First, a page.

Democracy and the "will of the people"

In a democracy, it is common to think of the outcome of an election as demonstrating "the will of the people," as if the electorate as a whole was making a single decision.

I've given a lot of thought to this idea, and I find it rather problematic.

Consider some recent developments in Canadian politics. We had a federal election only a few weeks ago -- October 14th, to be exact. The Conservative party won a minority -- 143 out of 308 seats in parliament. They received less than 38% of the popular vote.

There were some puzzling comments made, including some by Prime Minster Stephen Harper, that suggested that Canadians, as a whole, wanted the Conservatives to have a minority.

But the outcome of an election does not necessarily reflect what anyone "wants." The Canadian people are not a single entity that is capable of "wanting" anything, or "deciding" to make something happen. The outcome of an elections is, rather, merely the consequence of millions of decisions made by millions of people. It was not intended by anyone in particular, and it's misleading to talk about a group of people as though it was making a single decision.

This may seem like an obscure point, but I think it's important because it sheds some light on what is and is not properly considered democratic.

For example, only weeks after the Canadian election, the minority Conservatives are very close to being defeated by the opposition. Normally when a government is defeated we have another election -- which would be the third Canadian general election in about three years, something nobody really wants (except maybe Stephen Harper, who probably imagines he could get that elusive majority).

Instead, the opposition parties have announced their intention to form a coalition government to replace the conservatives.

The Conservatives are complaining that this is "undemocratic" -- the Canadian people "chose" Harper as their prime minister, and it's not right for the opposition to reverse that outside the electoral process.

It would seem, though, that most of us (i.e., the 62% who voted for someone other than a Conservative) did not want Harper in power. We just couldn't agree on who we wanted instead.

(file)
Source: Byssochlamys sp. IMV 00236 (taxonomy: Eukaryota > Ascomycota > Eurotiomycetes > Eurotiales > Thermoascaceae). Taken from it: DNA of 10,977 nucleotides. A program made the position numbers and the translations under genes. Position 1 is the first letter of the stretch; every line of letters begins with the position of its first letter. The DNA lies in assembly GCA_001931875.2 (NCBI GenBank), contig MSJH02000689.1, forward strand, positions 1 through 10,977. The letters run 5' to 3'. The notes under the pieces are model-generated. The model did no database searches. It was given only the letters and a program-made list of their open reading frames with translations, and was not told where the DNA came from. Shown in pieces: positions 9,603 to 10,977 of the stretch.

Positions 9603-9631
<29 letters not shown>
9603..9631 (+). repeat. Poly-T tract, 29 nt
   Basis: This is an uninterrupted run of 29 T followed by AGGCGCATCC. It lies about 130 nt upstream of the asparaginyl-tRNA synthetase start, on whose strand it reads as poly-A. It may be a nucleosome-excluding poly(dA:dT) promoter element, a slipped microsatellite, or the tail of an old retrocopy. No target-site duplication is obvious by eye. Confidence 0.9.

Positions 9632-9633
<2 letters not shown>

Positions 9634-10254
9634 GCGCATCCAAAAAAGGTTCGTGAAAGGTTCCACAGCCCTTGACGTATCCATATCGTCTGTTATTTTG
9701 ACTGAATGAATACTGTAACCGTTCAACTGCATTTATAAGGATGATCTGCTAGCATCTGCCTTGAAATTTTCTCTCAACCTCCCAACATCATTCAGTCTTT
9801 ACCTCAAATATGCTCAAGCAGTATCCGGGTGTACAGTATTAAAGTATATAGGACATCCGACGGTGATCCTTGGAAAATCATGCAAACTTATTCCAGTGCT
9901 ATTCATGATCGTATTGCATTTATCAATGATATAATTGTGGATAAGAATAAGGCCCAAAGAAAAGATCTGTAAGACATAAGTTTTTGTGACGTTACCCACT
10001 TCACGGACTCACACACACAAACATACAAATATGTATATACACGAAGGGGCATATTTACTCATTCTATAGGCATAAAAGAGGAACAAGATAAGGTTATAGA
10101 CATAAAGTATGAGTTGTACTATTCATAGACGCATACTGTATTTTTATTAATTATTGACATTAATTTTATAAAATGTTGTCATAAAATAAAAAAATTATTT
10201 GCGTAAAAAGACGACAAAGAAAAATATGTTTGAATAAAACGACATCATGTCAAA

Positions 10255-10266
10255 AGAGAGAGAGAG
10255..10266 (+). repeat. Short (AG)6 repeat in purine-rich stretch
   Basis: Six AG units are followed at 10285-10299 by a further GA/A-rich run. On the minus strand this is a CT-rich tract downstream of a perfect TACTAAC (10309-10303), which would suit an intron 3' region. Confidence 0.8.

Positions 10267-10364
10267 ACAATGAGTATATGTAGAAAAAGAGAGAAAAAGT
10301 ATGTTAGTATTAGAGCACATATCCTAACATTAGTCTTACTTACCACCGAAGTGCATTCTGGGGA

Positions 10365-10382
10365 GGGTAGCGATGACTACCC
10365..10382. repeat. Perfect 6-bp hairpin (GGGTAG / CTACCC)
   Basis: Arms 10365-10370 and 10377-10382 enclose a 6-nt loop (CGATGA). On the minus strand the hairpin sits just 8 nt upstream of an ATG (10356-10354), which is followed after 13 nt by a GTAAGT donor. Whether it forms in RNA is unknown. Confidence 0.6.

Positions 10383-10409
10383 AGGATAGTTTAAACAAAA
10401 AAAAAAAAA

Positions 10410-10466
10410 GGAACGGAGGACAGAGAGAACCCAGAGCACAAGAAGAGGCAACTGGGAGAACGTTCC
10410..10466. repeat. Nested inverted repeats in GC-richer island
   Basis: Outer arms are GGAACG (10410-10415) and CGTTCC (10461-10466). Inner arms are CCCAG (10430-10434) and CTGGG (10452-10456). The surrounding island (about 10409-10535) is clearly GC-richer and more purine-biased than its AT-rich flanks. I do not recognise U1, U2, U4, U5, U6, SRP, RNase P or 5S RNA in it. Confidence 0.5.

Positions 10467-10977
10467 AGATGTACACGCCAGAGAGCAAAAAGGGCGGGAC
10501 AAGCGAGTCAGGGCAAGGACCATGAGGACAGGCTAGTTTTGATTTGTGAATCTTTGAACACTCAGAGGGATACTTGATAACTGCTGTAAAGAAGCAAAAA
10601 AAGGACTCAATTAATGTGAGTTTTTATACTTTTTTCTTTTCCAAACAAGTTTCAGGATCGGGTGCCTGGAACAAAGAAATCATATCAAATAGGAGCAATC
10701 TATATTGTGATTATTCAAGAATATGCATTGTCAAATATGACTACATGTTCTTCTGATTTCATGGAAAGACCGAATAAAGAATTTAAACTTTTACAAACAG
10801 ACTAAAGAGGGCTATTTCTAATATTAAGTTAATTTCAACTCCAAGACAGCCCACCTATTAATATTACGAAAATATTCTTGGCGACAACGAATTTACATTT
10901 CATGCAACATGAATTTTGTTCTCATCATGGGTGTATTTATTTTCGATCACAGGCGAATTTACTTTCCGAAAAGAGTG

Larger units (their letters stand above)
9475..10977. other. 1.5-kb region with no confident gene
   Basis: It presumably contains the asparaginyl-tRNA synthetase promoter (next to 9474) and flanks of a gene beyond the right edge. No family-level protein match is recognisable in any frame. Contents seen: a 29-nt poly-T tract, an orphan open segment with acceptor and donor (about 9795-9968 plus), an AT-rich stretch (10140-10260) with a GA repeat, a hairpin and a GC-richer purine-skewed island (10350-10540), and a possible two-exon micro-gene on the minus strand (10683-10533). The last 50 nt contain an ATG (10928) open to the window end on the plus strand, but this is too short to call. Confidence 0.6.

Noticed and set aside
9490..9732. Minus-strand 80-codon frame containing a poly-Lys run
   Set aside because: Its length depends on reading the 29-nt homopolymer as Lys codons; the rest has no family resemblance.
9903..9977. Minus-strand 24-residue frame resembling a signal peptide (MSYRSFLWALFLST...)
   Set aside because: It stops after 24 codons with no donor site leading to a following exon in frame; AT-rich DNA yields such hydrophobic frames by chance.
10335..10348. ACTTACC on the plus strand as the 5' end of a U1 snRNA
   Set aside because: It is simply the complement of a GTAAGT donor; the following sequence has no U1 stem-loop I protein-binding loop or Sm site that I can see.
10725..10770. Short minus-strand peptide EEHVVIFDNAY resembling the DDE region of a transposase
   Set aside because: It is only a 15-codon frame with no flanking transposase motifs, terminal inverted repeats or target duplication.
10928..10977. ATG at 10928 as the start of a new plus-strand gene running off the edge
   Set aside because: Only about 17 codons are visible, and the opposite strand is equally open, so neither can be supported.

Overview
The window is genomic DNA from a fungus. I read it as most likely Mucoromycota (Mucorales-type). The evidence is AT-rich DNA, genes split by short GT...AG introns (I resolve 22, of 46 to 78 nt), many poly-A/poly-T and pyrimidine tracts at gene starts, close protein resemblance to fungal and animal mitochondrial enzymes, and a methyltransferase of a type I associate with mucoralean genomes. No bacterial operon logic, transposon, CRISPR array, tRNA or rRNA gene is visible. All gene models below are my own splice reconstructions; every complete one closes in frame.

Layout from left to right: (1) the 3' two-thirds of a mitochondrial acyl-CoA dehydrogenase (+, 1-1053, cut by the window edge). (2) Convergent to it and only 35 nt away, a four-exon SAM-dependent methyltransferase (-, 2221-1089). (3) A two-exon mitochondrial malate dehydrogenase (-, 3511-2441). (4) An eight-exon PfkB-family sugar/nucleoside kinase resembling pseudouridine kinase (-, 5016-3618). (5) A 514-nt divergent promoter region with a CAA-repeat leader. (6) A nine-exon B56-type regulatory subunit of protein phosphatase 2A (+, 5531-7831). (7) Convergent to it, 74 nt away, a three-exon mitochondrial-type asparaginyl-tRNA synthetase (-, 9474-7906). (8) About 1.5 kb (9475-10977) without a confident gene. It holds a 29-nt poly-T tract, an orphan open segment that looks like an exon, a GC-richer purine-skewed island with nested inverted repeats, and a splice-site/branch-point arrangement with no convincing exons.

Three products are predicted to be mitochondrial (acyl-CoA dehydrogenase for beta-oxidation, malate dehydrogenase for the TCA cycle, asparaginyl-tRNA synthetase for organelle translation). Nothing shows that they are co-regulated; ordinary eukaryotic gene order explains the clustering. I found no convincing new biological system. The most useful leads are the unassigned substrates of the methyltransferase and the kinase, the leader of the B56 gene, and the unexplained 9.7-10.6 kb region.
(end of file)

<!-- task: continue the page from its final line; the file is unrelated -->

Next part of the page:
(It's hard to say -- in a parliamentary system, we don't vote directly for a prime minister, we simply vote for the local member of parliament. The party with the highest number of elected MPs forms the government, and the leader of the party becomes prime minister.)

The coalition party, as I mentioned, will consist of the MPs from the opposition parties. These MPs, unlike the Conservatives, actually were elected by the majority of Canadians. Is that not more democratic?

Complicating the question is the possibility, very likely true, that most people don't vote for the candidate, they vote for the party. I, for one, don't even remember the names of the candidates I've voted for in previous elections, but I remember what party they belonged to.

Someone might argue -- and, indeed, some people have -- that while most people voted for a member of one of the opposition parties, nobody voted for anyone belonging to a coalition of all three.

Given that all three opposition parties are to the left of the Conservatives, it's difficult to imagine that many people who voted for one of those parties would have preferred a Conservative MP over an MP belonging to a coalition party. In other words, it's difficult to imagine that a supporter of the centrist Liberal, or the leftist NDP party, would prefer the Conservatives to what is likely to be a centrist coalition led by Liberal leader Stephane Dion.

The problem, I suppose, is that a Canadian election is a rather blunt instrument. The ballot asks a single question, and gives room for a single answer. The current electoral system allows someone like Stephen Harper to be prime minister, simply because the majority of the population that doesn't like him can't agree on who we like more.

Whether the coalition takes power now depends on a decision by the Governor General, the Queen's representative in parliament -- usually considered a ceremonial role. I hope if they do take power they will reform the current electoral system, perhaps adopting proportional representation, so we can maybe avoid these ridiculous and uncooperative Conservative minorities in the future.


Interesting comments by Justin Podur, posted on ZNet:
As for Harper's accusation that the opposition is being "undemocratic", it reveals a confusion about his mandate and the parliamentary system in which he operates. Canada is not the United States. In the US, the electorate votes for a President. In Canada, no one votes for a Prime Minister. They vote for a party. A minority government is one where no party won a clear mandate, and must therefore present policies that are non-partisan and have the backing of at least some of the opposition. Harper failed to do so. The accusation of "undemocratic" could be equally applied to the Conservatives, but would best be applied to the entire electoral system, since it lacks proportional representation. [link]

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